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Virginia Highlands Festival to return next weekend after being canceled last year

Virginia Highlands Festival to return next weekend after being canceled last year

BHC 07182021 Virginia Highlands Festival Returns 01

The Virginia Highlands Festival returns this year after being canceled in 2020 due to the COVID pandemic.

ABINGDON, Va. — Antiques and art are arriving in Abingdon next weekend for the long-awaited return of the popular Virginia Highlands Festival.

Like most events last year, the long-running event, founded in 1949, was canceled due to the COVID-19 pandemic.

“We didn’t know if we were going to have a festival and at what form,” said longtime festival volunteer Ben Jennings, 74, of Abingdon. “Some of the planning has come at the back end.”

Coming up Friday, 75 crafters are slated to set up tents and tables on the Barter Green on Main Street — between the two stages of the Barter Theatre. This year, however, those stages are still closed, which leaves the performing arts traditions of the festival nonexistent, said Christine Webb, the festival’s marketing director.

But performances of music like the Band of Oz will be in a big tent outside the Southwest Virginia Higher Education Center, Webb said.

That center is a new hub for the festival. It’s where you’ll find the antiques market — inside the center, rather than being staged inside tents outside the building, said festival Executive Director Becky Brett.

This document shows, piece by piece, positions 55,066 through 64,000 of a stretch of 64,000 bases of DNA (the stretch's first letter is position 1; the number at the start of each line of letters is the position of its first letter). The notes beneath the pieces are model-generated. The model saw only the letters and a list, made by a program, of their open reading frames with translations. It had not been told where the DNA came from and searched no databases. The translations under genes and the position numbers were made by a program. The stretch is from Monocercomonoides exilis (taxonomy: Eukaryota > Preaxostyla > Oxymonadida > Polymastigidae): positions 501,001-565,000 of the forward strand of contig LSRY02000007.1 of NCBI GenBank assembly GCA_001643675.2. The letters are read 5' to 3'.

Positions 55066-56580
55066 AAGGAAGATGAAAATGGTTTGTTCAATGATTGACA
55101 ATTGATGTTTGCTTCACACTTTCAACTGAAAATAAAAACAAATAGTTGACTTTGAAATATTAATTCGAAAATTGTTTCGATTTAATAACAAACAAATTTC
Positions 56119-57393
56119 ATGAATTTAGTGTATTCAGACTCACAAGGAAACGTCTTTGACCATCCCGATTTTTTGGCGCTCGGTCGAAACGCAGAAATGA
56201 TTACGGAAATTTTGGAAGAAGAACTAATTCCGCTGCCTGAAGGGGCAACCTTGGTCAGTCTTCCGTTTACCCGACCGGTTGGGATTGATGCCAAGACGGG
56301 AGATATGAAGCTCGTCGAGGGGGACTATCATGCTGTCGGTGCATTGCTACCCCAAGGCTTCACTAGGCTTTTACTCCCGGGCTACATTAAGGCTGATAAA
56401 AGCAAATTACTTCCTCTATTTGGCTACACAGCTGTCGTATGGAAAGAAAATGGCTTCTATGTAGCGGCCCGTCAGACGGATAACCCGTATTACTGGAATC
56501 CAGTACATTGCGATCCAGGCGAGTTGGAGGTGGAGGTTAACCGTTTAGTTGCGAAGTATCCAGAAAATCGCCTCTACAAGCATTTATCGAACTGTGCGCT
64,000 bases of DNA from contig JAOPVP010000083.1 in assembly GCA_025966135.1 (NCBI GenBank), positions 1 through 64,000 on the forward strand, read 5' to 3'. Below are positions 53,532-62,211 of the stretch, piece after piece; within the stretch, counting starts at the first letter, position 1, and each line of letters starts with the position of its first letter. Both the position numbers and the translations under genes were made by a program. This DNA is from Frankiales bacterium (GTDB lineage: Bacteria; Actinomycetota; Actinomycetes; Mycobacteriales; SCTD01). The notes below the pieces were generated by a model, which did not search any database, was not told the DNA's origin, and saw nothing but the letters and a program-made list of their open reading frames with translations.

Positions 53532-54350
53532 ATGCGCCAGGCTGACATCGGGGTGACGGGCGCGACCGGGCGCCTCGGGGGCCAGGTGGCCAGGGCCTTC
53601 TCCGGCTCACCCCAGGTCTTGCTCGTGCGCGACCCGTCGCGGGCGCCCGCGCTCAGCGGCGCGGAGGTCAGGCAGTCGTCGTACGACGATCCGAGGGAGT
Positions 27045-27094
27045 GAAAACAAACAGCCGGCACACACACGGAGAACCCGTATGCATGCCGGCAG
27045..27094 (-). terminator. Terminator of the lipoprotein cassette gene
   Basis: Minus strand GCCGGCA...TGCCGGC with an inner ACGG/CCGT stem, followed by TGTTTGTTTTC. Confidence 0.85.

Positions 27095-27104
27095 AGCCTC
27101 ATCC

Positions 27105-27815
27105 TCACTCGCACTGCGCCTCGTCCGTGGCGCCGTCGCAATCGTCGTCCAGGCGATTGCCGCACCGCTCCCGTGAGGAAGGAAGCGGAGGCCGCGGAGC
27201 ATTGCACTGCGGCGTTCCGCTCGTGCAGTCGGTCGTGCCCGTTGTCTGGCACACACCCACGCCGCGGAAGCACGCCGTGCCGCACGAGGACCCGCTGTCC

Brett says the festival has a mission: “What I care about is the greater community and our ability to positively, economically and creatively impact our community.”

Each year, this festival attracts about 45,000 people for its 10-day span, Webb said.

“I think it’s interesting to see the variety of people who participate in the festival as vendors, as antique dealers — and the variety of people who come in from the region and even outside the region,” said Brandi Browning, the festival president.

Browning is also simply excited that the festival is happening, she said.

“We did not want to see the festival fizzle out and die,” she said.


Getting the festival out of the COVID-19 pandemic slumber of 2020 has been a challenge, organizers say.

“It was touch and go,” Brett said. “We are just such a small organization and operated very lean.”

Yet the organization survived with loans and CARES Act funding, Brett said. More booth fee revenue also came in from hosting a holiday market late last year at the Martha Washington Inn in Abingdon.

“We operate on so much earned income and not as much contributed income,” Brett said.

The festival’s $300,000 annual budget took a 10% hit about a year ago when the town of Abingdon cut funding for nonprofit organizations — including the festival.

That meant a $30,000 cut, Brett said.

“The town stopped supporting our festival operating expenses,” Brett said. “I don’t like it. The town, they will fund some things for us. I would rather receive 10% of our annual budget so we can do what we need to do.”

Town Manager Jimmy Morani said all nonprofit organizations were cut in 2020, due to lean financial times.